One proven case of multiple creations would smash CD’s theory.

Asks JDH to read MS on alpine and Arctic distribution.

Lyell’s "conversion" to mutability.

Author:  Charles Robert Darwin
Addressee:  Joseph Dalton Hooker
Date:  13 July [1856]
Classmark:  DAR 114: 169
Letter no:  DCP-LETT-1924

Matches: 2 hits

  • … 10 July 1856. Loiseleur Deslongchamps 1842–3 . CD recorded having read this work on 5  …
  • … Loiseleur Deslongchamps, Jean Louis Auguste. 1842–3. Considérations sur les céréales et …

To J. D. Hooker   11 May [1856]

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Summary

CD is unsure about JDH’s recommendation that he publish a separate "Preliminary Essay". It is unphilosophical to publish without full details.

CD will work for Huxley’s admission to Athenaeum.

Author:  Charles Robert Darwin
Addressee:  Joseph Dalton Hooker
Date:  11 May [1856]
Classmark:  DAR 114: 162
Letter no:  DCP-LETT-1874

Matches: 2 hits

  • … Darwin. London: Smith, Elder & Co. 1842. Forbes, Edward. 1856. Map of the distribution of …
  • … 9). He subsequently published Coral reefs in 1842. See letter from Charles Lyell, 1–2 May …

From Charles Lyell   17 June 1856

Summary

CD forgets an author [CD himself in Coral reefs] "who, by means of atolls, contrived to submerge archipelagoes (or continents?), the mountains of which must originally have differed from each other in height 8,000 (or 10,000?) feet".

CL begins to think that all continents and oceans are chiefly post-Eocene, but he admits that it is questionable how far one is at liberty to call up continents "to convey a Helix from the United States to Europe in Miocene or Pliocene periods".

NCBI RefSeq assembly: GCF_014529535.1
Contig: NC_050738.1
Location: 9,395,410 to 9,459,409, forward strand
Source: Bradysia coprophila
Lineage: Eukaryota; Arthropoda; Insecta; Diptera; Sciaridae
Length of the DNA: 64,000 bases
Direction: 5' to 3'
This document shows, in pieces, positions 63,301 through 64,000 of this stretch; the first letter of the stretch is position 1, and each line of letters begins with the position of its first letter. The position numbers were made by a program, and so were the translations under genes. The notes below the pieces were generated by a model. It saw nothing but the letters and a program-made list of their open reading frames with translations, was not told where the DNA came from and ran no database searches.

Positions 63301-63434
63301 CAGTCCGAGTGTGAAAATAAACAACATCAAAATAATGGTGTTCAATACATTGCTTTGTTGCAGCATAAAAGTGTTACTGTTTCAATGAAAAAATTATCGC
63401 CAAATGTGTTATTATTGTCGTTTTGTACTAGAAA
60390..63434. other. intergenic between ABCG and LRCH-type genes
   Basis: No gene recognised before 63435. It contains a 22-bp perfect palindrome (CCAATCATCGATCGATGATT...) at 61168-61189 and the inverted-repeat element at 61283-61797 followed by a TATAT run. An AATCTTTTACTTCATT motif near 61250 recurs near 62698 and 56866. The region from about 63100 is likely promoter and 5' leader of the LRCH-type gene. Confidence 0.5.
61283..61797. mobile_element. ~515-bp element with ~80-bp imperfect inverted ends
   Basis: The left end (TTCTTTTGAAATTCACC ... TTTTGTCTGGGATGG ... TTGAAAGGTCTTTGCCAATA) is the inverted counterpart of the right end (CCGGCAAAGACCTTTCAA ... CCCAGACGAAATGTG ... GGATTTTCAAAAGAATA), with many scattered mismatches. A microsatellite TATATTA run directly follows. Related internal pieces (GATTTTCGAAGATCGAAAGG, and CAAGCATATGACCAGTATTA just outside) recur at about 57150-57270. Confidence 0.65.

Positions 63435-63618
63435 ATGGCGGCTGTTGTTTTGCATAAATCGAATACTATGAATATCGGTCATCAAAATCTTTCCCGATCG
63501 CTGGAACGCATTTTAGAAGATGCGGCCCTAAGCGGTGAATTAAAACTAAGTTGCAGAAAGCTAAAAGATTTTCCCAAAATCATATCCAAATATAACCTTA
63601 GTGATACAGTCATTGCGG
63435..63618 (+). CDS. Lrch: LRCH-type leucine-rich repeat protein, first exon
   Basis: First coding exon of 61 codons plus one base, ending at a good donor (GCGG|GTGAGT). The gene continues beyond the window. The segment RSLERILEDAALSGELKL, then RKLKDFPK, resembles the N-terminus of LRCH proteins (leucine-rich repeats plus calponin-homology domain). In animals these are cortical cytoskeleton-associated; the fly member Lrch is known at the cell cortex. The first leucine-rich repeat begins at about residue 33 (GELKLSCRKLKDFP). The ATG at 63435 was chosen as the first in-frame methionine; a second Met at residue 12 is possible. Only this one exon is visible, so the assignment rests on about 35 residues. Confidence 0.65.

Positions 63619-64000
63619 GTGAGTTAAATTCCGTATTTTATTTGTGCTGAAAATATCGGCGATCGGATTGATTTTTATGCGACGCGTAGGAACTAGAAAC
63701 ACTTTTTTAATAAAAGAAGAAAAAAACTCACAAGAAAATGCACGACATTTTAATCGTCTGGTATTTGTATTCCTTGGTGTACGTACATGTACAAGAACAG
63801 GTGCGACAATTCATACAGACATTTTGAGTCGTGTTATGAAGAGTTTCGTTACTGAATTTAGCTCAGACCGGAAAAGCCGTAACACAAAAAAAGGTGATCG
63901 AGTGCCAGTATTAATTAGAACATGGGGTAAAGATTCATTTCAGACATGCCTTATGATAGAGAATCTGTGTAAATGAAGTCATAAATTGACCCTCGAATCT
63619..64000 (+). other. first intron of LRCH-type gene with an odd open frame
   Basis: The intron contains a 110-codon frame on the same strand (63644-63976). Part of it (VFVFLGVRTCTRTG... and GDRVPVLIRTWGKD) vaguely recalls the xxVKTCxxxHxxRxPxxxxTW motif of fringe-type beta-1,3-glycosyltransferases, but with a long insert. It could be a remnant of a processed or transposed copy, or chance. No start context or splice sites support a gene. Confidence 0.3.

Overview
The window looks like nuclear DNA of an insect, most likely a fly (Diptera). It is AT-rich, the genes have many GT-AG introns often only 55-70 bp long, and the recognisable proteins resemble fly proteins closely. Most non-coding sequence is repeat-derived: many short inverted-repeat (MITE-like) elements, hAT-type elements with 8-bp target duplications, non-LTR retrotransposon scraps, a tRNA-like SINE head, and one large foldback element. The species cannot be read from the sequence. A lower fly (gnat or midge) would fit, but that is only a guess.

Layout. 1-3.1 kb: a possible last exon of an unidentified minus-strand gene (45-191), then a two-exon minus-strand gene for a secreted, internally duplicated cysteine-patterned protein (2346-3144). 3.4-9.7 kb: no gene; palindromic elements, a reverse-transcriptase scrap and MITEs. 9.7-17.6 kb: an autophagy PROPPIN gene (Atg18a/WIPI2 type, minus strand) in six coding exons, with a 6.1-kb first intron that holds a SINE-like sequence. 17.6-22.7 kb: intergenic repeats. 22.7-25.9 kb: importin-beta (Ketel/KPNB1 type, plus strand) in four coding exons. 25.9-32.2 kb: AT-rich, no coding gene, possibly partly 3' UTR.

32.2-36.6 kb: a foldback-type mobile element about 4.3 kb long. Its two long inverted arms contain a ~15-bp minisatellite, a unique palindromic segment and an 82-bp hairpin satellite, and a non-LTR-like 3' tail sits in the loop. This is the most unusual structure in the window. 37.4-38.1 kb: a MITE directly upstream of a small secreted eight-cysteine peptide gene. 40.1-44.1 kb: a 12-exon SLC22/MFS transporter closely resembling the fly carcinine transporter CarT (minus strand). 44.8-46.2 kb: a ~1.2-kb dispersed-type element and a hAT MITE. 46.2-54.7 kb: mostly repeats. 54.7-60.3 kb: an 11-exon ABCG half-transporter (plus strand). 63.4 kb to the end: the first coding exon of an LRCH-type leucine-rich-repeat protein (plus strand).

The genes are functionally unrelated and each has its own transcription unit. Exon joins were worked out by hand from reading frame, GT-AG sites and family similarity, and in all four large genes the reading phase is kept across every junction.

Will CD explain why the land and marine shells of Porto Santo and Madeira differ while the plants so nearly agree?

Author:  Charles Lyell, 1st baronet
Addressee:  Charles Robert Darwin
Date:  17 June 1856
Classmark:  DAR 146: 475
Letter no:  DCP-LETT-1905

Matches: 2 hits

  • … By Charles Darwin. London: Smith, Elder & Co. 1842. Correspondence : The correspondence of …
  • … floor of the ocean subsided ( Coral reefs (1842)). Adam Sedgwick. The faluns of Touraine …

To the Royal Society   8 October [1856?]

Summary

The bearer has called for the books. Requests volumes of Isis for 1828 and 1829.

Author:  Charles Robert Darwin
Addressee:  Royal Society of London
Date:  8 Oct [1856?]
Classmark:  DAR 249: 111
Letter no:  DCP-LETT-1970A

Matches: 1 hit

  • … CD wrote this note on a Wednesday. Between 1842, when the Darwins moved to Down, and end …

To T. H. Huxley   1 July [1856]

Summary

Asks for information on geographical distribution of ascidians; are any closely allied species or genera found in north and south temperate zones that do not have representatives in the tropics?

Answers some questions on [cirripede] antennae.

If THH ever sees a tree washed ashore, will he observe whether any earth is embedded between roots?

Author:  Charles Robert Darwin
Addressee:  Thomas Henry Huxley
Date:  1 July [1856]
Classmark:  Imperial College of Science, Technology, and Medicine Archives (Huxley 5: 175, 37–9)
Letter no:  DCP-LETT-1914

Matches: 1 hit

  • … By Charles Darwin. London: Smith, Elder & Co. 1842. Correspondence : The correspondence of …

To Charles Lyell   5 July [1856]

Summary

Discusses theory of submerged continental extensions. Objects that if it is applied to one island, it must be applied to all. Admits that some volcanoes may have been associated with subsidence, in contrast to his former view. Cites evidence from S. American Cordillera. Doubts that elevation associated with volcanoes is merely local, and that great ocean areas are necessarily sinking.

Says he will make his essay [on species] as complete as possible and will discuss CL’s Principles.

Author:  Charles Robert Darwin
Addressee:  Charles Lyell, 1st baronet
Date:  5 July [1856]
Classmark:  American Philosophical Society (Mss.B.D25.133)